Losing my aunt to pancreatic cancer changed everything. I didn’t know how much I loved her until I couldn’t tell her anymore.
My family is not big on emotion. They tend to make jokes to deal with difficult times. We’re big on love, but I am not sure how good we are at telling each other. So, I never really told my aunt how much she meant to me.
When I was a kid, she was my favorite aunt because she was always dressed in something shiny—she loved sequins—or anything bright and sparkling. She loved attention. And, with all the bling she’d wear, I was going to give it to her—What kid doesn’t appreciate shiny things?
Sherry Peterson was a star in our family. The heartbreaking thing was that no one else ever got the chance to know it.
My aunt loved the arts. As a young woman in the midst of the bustling music scene of Detroit in the 1960s, she danced and sang in various nightclubs throughout the city. Later in her life, she wrote a book, completed several poems and wrote a play. But, she never got the momentum going to publish any of her work.
As an artist myself— I write and perform—that seems like the saddest thing in the world. Losing someone in your life is hard. But, knowing that they never got to see their dreams come true is crushing.
After spending time at Detroit’s incubator for innovation and entrepreneurship, Tech Town, however, I decided I wanted my aunt’s legacy to be as sparkling as I remember her as a little girl. I didn’t want to remember her as an “artist whose dreams went unrealized.” I wanted the people who never got the chance to meet her to know how wonderful she was.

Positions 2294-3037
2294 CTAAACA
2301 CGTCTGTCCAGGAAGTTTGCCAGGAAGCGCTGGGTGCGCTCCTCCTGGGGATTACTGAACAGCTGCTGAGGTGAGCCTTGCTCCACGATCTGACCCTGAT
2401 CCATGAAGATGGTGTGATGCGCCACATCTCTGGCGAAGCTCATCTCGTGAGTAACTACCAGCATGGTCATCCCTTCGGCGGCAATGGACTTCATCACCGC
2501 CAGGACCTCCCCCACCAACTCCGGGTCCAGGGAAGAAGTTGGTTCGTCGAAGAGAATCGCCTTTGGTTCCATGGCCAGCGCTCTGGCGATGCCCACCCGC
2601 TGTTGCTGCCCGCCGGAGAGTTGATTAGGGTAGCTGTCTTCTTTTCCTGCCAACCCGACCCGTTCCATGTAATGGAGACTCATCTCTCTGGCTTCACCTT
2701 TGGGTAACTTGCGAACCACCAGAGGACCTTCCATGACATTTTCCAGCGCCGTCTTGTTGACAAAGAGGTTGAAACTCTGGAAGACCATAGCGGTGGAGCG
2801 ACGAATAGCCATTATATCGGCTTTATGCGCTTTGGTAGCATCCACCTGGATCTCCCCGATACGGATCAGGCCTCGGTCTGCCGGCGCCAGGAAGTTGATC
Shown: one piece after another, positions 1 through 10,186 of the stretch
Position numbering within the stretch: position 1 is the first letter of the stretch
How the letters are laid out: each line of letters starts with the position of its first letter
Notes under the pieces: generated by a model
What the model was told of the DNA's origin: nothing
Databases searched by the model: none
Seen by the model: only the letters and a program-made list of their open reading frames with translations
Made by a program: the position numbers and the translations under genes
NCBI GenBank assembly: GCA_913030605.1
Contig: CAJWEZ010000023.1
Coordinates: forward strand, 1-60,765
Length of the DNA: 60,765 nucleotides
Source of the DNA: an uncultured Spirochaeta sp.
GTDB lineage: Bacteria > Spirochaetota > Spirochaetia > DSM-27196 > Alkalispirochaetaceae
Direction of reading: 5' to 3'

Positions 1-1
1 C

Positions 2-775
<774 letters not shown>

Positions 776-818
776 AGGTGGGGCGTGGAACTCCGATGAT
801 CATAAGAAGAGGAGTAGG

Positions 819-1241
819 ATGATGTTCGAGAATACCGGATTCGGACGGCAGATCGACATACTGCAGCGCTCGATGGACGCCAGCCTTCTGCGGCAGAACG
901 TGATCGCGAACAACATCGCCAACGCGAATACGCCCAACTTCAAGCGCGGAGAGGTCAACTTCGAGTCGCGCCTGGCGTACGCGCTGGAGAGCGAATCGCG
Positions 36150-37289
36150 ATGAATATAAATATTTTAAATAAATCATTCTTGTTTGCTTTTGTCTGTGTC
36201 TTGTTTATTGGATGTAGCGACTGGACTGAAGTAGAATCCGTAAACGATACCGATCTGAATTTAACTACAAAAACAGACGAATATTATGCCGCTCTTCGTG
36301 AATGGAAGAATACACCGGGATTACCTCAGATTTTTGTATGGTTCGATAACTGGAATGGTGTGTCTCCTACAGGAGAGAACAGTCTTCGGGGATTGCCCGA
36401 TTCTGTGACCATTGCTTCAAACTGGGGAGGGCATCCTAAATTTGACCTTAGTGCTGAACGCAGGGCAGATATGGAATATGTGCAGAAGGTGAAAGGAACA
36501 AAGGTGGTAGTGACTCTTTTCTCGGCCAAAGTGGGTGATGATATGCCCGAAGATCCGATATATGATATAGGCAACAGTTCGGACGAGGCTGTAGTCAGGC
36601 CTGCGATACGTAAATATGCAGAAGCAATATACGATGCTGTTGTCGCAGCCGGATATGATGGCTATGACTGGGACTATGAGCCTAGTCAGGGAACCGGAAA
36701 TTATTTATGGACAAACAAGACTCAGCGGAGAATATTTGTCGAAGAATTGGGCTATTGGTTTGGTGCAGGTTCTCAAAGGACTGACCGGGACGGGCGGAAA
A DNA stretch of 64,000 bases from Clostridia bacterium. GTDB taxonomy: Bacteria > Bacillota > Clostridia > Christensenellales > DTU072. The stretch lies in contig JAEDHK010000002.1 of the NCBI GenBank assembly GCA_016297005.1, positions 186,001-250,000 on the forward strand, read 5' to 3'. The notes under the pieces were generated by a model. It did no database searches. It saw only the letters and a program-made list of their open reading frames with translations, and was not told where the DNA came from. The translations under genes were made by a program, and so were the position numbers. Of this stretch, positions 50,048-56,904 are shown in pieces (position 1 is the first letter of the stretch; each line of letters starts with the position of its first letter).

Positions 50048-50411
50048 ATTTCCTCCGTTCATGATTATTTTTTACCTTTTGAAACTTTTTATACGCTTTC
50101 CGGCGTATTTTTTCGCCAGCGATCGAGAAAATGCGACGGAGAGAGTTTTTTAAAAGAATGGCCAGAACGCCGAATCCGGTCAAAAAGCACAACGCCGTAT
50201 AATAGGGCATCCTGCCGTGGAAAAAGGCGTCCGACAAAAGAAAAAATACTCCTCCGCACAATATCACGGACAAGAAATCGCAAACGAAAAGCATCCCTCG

Sherry might not have been a famous playwright, but she was the best grandmother. Her grandchildren, my cousins, were blessed to have her. She loved them with every fiber of her being and whenever I, or anyone for that matter, talked to her she would talk about those kids, endlessly. She loved kids and kids loved her right back.
Her life and the encouragement of the professionals at Tech Town inspired me to find a way to honor her memory in addition to the entrepreneurial pursuits I have been chasing.
I came up with an idea for a volunteer program that I named “Shakespeare Against Cancer.”
On October 23, 2012 I was able to present my first production for the program at Children’s Hospital of Michigan. I coordinated four local actors to visit children in the Oncology department and we presented a 15-minute vignette based on “A Midsummer Night’s Dream.” When we were done with our performance, we passed out coloring books and crayons to the kids donated by my amazingly supportive family and friends.
We are currently working on our second event with, hopefully, more to come in the future.
The morning of the performance, I sat in the waiting room of the hospital and I thought of my aunt, and the fact that she never got to produce any of her work. That isn’t the case anymore; she inspired the best performance I have ever been involved with in my entire life. And, I know if she knew about “Shakespeare Against Cancer” she would smile and, as always, she would sparkle.